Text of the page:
J Palliat Med. 2015 Dec 1. [Epub ahead of print]
Blackhall LJ, Read P, Stukenborg G, et al
The purpose of this study was to measure timing of referral to outpatient palliative care and impact on end-of-life (EOL) care in the first year of the Comprehensive Assessment with Rapid Evaluation and Treatment (CARE Track) program. This is a phased intervention integrating outpatient palliative care into cancer care along with standard oncology care in collaboration with oncologists. In this phase patients were referred at the discretion of their oncologist.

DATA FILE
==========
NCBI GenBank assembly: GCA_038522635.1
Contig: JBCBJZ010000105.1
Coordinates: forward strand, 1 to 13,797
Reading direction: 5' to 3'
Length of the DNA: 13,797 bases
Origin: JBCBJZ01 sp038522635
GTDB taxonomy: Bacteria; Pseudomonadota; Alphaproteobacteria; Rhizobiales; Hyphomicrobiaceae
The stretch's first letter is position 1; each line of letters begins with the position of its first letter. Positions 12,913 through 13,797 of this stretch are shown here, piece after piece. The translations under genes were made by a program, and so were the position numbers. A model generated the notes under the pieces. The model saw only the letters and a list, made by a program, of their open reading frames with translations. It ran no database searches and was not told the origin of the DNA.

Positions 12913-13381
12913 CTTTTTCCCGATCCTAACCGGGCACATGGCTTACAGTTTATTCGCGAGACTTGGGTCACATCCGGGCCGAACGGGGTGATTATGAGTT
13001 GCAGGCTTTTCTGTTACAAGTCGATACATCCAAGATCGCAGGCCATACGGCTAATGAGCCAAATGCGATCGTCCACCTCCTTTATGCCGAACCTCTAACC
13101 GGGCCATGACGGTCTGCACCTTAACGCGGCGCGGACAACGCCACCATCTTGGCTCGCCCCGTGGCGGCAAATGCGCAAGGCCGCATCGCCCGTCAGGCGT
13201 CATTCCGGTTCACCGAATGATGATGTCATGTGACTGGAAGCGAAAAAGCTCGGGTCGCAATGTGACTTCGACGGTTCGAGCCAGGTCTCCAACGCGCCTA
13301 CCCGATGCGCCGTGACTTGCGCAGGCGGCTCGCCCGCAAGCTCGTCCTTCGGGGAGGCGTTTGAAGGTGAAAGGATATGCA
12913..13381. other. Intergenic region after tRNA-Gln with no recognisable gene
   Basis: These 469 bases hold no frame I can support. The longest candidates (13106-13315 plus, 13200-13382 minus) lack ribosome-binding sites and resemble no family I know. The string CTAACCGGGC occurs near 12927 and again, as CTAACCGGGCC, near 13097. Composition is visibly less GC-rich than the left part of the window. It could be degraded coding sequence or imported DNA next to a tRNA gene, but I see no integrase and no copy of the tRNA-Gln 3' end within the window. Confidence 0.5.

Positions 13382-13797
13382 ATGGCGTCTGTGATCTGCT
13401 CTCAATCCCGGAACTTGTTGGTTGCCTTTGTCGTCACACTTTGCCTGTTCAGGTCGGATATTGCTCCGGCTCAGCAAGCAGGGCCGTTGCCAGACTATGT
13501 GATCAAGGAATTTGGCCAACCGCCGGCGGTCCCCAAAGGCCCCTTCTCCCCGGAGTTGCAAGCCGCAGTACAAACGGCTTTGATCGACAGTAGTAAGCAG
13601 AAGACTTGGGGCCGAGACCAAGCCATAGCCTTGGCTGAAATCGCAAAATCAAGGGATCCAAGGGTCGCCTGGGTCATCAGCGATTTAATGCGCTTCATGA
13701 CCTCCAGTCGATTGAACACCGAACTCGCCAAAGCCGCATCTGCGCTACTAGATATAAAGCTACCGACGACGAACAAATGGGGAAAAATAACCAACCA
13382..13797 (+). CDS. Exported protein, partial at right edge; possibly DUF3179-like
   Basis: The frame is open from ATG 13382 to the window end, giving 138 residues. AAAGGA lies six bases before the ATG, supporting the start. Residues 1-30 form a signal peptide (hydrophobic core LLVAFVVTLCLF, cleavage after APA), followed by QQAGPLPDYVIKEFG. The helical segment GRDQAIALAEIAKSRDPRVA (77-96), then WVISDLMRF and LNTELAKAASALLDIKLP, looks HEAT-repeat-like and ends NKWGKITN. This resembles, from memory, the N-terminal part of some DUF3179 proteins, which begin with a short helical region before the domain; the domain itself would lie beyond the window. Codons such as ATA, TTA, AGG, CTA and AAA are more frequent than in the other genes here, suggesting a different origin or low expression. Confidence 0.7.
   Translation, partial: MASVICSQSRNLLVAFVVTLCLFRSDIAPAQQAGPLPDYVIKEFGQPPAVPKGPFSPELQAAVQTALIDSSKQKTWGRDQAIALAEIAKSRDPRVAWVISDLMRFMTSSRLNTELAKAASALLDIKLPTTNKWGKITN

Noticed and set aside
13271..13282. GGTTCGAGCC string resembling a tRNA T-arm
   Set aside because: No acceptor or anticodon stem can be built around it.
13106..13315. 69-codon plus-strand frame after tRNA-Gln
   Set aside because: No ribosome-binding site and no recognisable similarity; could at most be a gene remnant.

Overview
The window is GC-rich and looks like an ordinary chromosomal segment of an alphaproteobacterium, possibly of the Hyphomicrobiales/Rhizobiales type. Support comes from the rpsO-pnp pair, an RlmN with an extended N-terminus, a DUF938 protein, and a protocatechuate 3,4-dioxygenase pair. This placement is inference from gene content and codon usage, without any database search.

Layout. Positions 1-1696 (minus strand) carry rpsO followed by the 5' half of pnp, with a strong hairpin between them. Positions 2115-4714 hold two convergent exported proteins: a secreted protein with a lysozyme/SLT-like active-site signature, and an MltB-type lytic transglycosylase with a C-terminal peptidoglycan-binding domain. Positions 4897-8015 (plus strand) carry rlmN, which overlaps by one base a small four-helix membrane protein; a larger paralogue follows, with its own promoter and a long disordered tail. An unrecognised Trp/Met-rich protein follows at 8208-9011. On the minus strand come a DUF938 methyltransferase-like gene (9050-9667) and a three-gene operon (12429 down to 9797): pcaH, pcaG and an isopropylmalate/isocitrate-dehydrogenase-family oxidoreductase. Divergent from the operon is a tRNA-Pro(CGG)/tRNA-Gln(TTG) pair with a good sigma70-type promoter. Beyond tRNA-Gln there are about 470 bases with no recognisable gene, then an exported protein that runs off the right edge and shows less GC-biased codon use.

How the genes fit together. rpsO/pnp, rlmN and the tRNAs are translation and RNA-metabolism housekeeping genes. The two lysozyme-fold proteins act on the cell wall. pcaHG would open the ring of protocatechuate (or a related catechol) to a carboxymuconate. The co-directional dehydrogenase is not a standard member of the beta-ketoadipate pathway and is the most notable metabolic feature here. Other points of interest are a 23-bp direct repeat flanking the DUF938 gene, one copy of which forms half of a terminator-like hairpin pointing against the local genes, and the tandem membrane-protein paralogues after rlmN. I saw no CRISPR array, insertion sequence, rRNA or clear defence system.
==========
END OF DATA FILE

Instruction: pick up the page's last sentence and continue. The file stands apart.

207 patients with advanced cancer were referred to palliative care in the first year of this intervention, a median of 72.5 days prior to death. The control group included 198 deceased patients with similar diagnoses but not referred to CARE Track. CARE Track patients were younger, had more women, and more patients with gynaecological, head and neck, and breast cancer. CARE Track patients were less likely to be admitted to the hospital in the last month of life (38 vs. 58%), had a lower odds of hospitalization within 30 days of death (odds ratio = 0.29), were less likely to die in hospital (8 vs. 34%), had increased hospice utilization (68 vs. 47%), and decreased cost of care; these results remained significant after controlling for group differences. Inpatient palliative consultation alone led to increased hospitalization in the last month of life (81%) and increased hospital death (44%). Only half of patients with incurable cancers were referred to this program and methods of systematically identifying appropriate patients are needed.
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